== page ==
John Nye is a very smart and funny man. I know this because I took a class with him at Washington University before he went to George Mason. One of his favorite topics was positional goods, and he discusses them in support of Wilkinson. A positional good is a good whose value primarily derives from its status and the supply of which can rarely be increased; examples are expensive real estate, the Ivy League, and original artwork. Nye argues that our income now is focused almost exclusively on positional goods since our more basic needs have long since been met:
Whatever one’s views on material inequality, it will certainly be the case that more we succeed in promoting wider access through growth, the more we will be focused on acquiring and differentiating ourselves on margins that are hard to change or difficult to equalize.
Lane Kenworthy, a professor at the University of Arizona who runs the blog Consider the Evidence, is skeptical of the merits of the consumption versus income argument. Among other good points, he points out that we lack good data on consumption for the top 1%, that being able to save (which high income lets you do) is itself a valuable good, and that consumption for the middle class and below was fueled by debt and not income (so the consumption equality was not as stable as supposed). His main point – and it could as well be the mission statement for this blog – is that:
Imagine an America in which high-quality public services raise the consumption floor to a high level: most citizens can put their kids in high-quality child care followed by good public schooling and affordable access to a good college; they have access to good health care throughout life; they can get to or near work on clean and efficient public transportation or roads with limited congestion; they enjoy clean and safe neighborhoods, parks, roads, museums, libraries, and other public spaces; they have low-cost access to information, communication, and entertainment via reliable high-speed broadband; they have four weeks of paid vacation each year, an additional week or so of paid sickness leave, and a year of paid family leave to care for a child or other needy relative. Even if the degree of income inequality were no less than today and we still had CEOs, financiers, and entertainers raking in tens or hundreds of millions of dollars in a single year, that society would be markedly less unequal than our current one.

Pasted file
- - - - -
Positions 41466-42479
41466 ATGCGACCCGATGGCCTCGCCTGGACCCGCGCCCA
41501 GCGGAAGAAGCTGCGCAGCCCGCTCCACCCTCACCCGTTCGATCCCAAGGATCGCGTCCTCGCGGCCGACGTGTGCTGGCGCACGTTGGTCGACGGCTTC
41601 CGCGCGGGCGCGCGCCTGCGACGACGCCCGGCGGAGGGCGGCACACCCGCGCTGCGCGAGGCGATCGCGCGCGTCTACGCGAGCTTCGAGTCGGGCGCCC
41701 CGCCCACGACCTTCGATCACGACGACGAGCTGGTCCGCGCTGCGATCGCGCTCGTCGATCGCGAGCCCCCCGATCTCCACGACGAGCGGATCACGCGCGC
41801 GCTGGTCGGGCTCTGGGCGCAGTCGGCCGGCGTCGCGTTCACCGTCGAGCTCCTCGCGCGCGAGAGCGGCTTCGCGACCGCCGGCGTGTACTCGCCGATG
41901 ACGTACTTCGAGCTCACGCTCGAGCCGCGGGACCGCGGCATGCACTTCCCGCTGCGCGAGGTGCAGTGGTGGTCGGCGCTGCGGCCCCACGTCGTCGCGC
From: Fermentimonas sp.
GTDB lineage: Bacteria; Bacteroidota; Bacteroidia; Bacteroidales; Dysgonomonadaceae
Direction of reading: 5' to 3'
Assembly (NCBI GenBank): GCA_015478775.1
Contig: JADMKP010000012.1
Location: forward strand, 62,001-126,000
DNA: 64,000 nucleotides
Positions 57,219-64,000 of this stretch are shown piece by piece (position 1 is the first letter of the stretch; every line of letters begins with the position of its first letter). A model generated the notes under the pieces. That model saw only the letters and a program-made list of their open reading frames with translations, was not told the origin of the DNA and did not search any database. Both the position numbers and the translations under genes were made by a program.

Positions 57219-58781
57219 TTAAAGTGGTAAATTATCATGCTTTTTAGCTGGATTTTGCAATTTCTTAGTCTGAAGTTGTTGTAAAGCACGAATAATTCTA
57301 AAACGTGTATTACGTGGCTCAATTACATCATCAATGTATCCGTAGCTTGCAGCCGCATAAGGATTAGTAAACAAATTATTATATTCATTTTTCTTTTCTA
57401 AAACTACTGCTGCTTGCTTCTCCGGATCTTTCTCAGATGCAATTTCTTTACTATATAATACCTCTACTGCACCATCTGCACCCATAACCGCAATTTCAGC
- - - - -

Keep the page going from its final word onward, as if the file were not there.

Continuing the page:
I am more sympathetic to Laneworthy’s argument. To extend on it, it is too materialist an argument to say that the abundance of refrigerators, computers, and cars means that we don’t have to worry about inequality. Income inequality for those at the bottom is unjust in other ways: it makes people less engaged in government, makes great education impossible to afford for many, gives much less peace of mind, and makes life feel like a battle instead of a journey. Being poor or middle-class on such a steep gradient does not mean that you have the same opportunity to succeed as other people, a fact which goes against our country’s foundational myth. Taking the view that people should be content with just basic material comforts regardless of anything else seems very close to a mechanistic, dehumanized view of society.